Roadside AssistanceBattery


BMW i34/50,0004/50,00012/Unlimited4/Unlimited8/100.000
Chevrolet Bolt EV3/36,0005/60,0006/100,0005/60,0008/100,000
Fiat 500e4/50,0004/50,0005/Unlimited4/Unlimited8/100,000
Honda Clarity Electric3/36,0005/60,0005/Unlimited3/36,0008/100,000
Hyundai Kona Electric5/60,00010/100,0007/Unlimited5/UnlimitedUnlimited
Jaguar i-Pace5/60,0005/60,0006/Unlimited5/60,0008/100,000
Kia Niro EV5/60,00010/100,0005/100,0005/60,00010/100,000
Kia Soul EV5/60,00010/100,0005/100,0005/60,00010/100,000
Nissan Leaf3/36,0005/60,0005/Unlimited3/36,0008/100,000
Smart ForTwo Electric Drive4/50,0004/50,0004/50,0004/50,0008/100,000
Tesla Model 34/50,0008/100,000 (long range 8/120,000)4/50,0008/100,000 (long range 8/120,000)
Tesla Model S4/50,0008/Unlimited4/50,0008/Unlimited
Tesla Model X4/50,0008/Unlimited4/50,0008/Unlimited
Volkswagen eGolf3/36,0005/60,0007/100,0003/36,0008/100,000

Categories: Chevrolet, General, Honda, Hyundai, Kia, Nissan, Tesla

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17 Comments on "Which Electric Cars Offer The Best Warranties?"

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Very informative. Thanks!

Reported right here on IEV, 80% lease EVs (55% lease PHEV)…If it’s a “cheap” lease, you’re usually better off leasing and can often raise the annual mileage to 20K…Depreciation and degradation be damned!

Yes, that’s what I preach to my peeps in Cali n I’ve been doing this whole decade. Only lease till range is over 400 miles n quick charge to > 80% from zero < 40 min.
Just too many factors that often bring the epa estimated range down to a real world range near half the range estimate whether it’s speeding, heating/cooling cabin or batteries, excessive load or simply charging to less than 90% when quick charging. Of course right now my current bolt is slow as hell charging at any level.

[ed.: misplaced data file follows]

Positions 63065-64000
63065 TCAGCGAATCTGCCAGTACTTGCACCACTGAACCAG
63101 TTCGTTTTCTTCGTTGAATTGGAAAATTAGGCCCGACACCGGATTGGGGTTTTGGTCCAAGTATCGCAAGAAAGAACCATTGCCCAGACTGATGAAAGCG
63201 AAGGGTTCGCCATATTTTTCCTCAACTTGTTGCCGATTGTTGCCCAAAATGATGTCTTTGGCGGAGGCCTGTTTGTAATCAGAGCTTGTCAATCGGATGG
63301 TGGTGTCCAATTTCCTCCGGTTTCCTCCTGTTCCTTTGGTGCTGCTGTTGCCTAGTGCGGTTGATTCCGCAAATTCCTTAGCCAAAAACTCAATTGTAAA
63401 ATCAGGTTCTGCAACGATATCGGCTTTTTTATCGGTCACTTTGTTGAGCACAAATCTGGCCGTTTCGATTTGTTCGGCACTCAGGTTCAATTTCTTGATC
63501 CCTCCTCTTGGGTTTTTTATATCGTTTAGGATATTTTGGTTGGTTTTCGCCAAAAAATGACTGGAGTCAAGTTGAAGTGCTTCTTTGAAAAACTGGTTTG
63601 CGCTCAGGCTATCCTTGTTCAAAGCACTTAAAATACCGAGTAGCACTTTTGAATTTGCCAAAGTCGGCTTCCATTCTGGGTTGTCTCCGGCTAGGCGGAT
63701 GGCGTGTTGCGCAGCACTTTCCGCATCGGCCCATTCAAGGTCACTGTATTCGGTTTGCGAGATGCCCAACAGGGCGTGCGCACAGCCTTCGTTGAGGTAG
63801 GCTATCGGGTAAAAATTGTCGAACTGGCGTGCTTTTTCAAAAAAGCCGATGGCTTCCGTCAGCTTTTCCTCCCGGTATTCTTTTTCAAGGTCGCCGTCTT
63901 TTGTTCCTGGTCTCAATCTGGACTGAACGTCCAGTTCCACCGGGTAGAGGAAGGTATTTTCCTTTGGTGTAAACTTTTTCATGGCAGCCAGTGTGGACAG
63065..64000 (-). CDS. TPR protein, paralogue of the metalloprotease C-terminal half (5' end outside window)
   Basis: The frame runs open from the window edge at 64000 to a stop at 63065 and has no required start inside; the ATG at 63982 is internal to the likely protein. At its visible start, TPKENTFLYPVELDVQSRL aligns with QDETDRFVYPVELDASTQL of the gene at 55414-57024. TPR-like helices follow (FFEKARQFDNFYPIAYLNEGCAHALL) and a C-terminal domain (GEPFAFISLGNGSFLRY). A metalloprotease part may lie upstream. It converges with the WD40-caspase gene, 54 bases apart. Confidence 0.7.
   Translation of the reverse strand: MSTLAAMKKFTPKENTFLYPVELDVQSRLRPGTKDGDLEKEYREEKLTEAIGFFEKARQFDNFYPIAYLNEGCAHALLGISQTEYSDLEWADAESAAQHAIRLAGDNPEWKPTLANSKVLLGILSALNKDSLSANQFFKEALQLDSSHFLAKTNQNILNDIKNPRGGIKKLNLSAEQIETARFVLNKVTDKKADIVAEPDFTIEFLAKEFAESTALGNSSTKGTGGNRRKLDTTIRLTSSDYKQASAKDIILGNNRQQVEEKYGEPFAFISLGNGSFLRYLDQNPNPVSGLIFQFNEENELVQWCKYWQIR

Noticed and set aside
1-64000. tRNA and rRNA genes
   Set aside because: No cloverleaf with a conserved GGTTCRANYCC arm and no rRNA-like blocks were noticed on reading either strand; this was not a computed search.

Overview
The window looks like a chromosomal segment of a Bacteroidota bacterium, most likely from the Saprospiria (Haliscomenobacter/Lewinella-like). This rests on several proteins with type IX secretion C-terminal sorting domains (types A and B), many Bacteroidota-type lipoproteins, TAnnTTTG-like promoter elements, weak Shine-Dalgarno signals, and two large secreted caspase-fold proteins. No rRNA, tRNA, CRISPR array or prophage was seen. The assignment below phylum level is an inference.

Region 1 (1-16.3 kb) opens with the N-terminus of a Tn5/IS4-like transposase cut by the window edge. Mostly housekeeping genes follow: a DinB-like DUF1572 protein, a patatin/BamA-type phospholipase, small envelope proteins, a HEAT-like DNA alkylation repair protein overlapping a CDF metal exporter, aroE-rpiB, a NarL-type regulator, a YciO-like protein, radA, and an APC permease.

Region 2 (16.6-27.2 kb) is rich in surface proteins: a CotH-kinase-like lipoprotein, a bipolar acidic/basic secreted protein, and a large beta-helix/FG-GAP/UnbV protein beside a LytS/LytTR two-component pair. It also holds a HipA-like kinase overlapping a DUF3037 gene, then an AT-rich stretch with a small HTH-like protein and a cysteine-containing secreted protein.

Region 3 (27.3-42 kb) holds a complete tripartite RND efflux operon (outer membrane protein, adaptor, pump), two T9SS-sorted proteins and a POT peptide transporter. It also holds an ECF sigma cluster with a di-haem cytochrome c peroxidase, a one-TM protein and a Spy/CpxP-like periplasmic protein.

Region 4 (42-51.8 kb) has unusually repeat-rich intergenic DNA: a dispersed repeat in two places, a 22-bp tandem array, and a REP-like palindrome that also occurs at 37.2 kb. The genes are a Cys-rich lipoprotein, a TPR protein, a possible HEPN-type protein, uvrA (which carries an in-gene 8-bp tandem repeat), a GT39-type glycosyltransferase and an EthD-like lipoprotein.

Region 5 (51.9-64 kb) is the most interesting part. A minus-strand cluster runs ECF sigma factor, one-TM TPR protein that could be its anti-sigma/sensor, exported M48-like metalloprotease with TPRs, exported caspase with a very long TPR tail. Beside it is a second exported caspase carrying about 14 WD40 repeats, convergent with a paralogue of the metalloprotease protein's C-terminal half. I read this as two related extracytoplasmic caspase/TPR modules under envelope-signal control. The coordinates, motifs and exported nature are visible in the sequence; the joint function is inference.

If you lease because range issues then you are doing it for the wrong reason.
I never had an issue even with the short 83 mile range i have on my eGolf. I lease because it’s just cheaper than owning the car. It only costed me $5200 for 3 years after credits, always in warranty, always driving a car with the latest safety features and if you don’t like it you only put up with it for 3 years. What’s not to like?

Those lease deals aren’t available in many states and I wonder who is eating the losses on those? I probably pay more in depreciation buying my used 2015 i3 than many do leasing a new one, but I can’t get that kind of deal in my state.

My point is, leases are such a high percentage as people won’t pay money for the current crop of EVs (Tesla excluded). This is artificially inflating the sales of those EVs and basically proving to the market that “EVs are not profitable”. Glad we have Tesla to prove them wrong. As people say, Tesla could increase sales a lot by leasing, but not sure how much it would help profit yet (not until production is higher). I think they will use those as demand drivers in the future, but not yet.

*for U.S.

I think the powertrain n battery coverage in CA is 10/150k miles.